If there’s one constant in politics, it’s seemingly politicians’ struggle to learn the law of unintended consequences—revealed again earlier this week in the Senate (and no doubt the House, too, but probably for other reasons unrelated to this particular discussion). Monday, amid discussion and debate over the Currency Exchange Rate Oversight Reform Act (legislation fraught with its own likely unintended consequences, in our view), some senators rose to discuss the effects of the recently enacted Durbin Amendment, which required the Fed to limit the fees banks charge retailers for purchases made with a debit card.
The Fed set the limit at 21 cents, and the rule went into effect October 1 . . . at which point a certain large bank announced it would begin charging customers a flat $5 monthly fee for debit card use. Other large banks have already moved to limit “free checking” and membership rewards programs, among other tactics designed to make up the transaction fee cut. However, it was the $5 fee which had some puzzled politicians up in arms. After all, the imposition of a fee essentially undoes the legislation’s original intention, which was to prevent banks from overcharging retailers and customers.
A noble enough goal, to be sure, but one that raises a few points, in our view. First, what exactly did politicians think banks would do facing legislation that potentially cut their revenue? At one time, most banks charged fees for basic checking accounts—a trend which in recent years had largely reversed with most banks offering free checking (some with contingencies such as maintenance of a certain balance or a savings account, etc.). But it’s not hard to conclude the provision of those services has certainly never been free to the banks—they still have to hire and train employees, absorb any transaction costs, etc. Fees like those charged to retailers for debit card swipes helped offset services banks were able to provide customers for “free.” And banks have argued these interchange fees are a form of insurance against fraud occurring at the point of sale.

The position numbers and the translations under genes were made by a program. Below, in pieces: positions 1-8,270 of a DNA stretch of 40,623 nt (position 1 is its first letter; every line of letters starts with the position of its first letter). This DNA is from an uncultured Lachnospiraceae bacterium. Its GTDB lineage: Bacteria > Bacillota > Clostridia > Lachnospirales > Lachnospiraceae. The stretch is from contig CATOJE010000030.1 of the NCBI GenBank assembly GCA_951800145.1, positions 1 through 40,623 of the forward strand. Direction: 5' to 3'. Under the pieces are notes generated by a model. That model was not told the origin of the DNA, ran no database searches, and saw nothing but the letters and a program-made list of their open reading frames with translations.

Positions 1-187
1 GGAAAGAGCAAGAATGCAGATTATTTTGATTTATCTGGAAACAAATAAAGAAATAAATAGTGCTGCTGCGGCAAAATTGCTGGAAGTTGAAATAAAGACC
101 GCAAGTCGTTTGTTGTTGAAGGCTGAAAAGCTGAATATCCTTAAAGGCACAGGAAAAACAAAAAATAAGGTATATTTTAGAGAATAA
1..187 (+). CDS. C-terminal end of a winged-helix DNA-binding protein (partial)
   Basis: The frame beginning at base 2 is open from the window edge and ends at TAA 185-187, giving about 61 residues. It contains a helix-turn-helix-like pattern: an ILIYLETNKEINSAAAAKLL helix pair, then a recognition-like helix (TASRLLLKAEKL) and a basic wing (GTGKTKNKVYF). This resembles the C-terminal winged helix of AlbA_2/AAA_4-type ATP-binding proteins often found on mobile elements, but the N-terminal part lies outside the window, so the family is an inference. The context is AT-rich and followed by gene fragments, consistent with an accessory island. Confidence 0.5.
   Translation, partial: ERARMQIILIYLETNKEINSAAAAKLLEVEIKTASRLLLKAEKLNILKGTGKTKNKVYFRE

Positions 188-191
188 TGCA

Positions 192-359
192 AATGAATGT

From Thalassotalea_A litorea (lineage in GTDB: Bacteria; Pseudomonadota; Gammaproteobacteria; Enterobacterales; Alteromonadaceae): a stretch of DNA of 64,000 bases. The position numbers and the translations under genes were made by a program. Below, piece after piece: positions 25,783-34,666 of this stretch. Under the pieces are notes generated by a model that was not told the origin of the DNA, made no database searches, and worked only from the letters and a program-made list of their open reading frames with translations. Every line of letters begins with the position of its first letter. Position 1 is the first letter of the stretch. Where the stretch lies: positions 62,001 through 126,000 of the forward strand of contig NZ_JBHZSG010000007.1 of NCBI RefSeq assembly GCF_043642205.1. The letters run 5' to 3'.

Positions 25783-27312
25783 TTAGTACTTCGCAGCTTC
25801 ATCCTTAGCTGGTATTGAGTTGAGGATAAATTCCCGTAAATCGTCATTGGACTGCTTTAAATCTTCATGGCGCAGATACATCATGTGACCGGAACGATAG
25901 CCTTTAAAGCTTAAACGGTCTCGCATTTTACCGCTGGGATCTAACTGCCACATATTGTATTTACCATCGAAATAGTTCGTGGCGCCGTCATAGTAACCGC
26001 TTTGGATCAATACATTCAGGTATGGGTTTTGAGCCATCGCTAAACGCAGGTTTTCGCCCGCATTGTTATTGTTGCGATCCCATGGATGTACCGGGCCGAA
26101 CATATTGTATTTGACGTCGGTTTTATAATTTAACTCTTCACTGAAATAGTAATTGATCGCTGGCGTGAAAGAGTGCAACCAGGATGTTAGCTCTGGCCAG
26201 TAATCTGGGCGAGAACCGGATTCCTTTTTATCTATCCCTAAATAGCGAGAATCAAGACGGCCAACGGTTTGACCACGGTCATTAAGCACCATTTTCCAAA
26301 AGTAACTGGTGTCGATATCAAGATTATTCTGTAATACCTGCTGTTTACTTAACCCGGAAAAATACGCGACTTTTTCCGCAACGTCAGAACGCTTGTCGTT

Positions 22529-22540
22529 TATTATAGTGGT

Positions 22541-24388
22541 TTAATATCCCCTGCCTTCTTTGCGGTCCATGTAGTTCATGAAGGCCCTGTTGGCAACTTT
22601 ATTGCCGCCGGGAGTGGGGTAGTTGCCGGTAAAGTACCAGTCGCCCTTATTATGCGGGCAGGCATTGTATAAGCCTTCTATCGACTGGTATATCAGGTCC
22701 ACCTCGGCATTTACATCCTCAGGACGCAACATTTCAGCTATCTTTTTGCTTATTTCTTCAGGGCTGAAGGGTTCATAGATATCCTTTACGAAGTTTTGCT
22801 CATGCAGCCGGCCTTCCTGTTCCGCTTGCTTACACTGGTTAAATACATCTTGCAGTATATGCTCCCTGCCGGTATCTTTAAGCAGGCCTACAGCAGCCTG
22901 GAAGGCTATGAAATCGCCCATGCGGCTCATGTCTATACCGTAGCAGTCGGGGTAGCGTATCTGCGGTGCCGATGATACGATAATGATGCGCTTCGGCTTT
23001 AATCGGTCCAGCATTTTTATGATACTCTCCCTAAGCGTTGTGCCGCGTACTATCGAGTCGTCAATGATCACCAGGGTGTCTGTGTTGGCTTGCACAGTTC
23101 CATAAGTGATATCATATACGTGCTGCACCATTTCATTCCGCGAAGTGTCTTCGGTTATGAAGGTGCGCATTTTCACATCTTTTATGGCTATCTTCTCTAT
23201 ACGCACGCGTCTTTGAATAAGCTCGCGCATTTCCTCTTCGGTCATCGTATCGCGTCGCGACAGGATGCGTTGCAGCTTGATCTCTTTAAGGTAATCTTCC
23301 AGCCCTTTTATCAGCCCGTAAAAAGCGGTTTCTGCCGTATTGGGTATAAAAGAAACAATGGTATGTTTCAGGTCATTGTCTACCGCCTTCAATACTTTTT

So if government steps in and decides to limit those fees banks can charge, it seems logical they’ll seek another source of funding to replace it—in this case, some banks felt going directly to customers was logical. But it apparently wasn’t so logical to politicians, who seemed not to expect banks to find another way to recoup lost profits.
Second, with all due respect, we find ourselves questioning politicians’ level of self-confidence in their ability to calculate the fees banks need to charge to continue providing services and still earn a profit. (We also question their qualifications to determine an appropriate level of profits banks—or anyone—should earn, but that’s for another day.) Balance sheets are highly complex animals. So to examine a single, very small aspect of them (debit card swipe fees), deem that value too high and mandate it be cut roughly in half is overly simplistic at best. Such granular decisions are perhaps better left to people in private enterprise who run those specific businesses and have incentive and needed expertise to stay in business and increase profits and shareholder value.
Third, while we doubt politicians intended to hurt those at the income spectrum’s lower end, it’s highly likely they ultimately bear the brunt of this—as a flat fee that likely gets waived for larger customers is very regressive indeed.
All of which points to a suggestion we’ve made many times in this space: Government regulation frequently has unintended consequences—and typically costly ones at that. As a certain senator mentioned himself, customers can always vote with their dollars and move their accounts elsewhere. And no doubt, some will. But in our view, such decisions are typically best made by free markets—wherein individuals make millions upon millions of decisions based on cost-benefit analyses daily. And usually without much help from the government.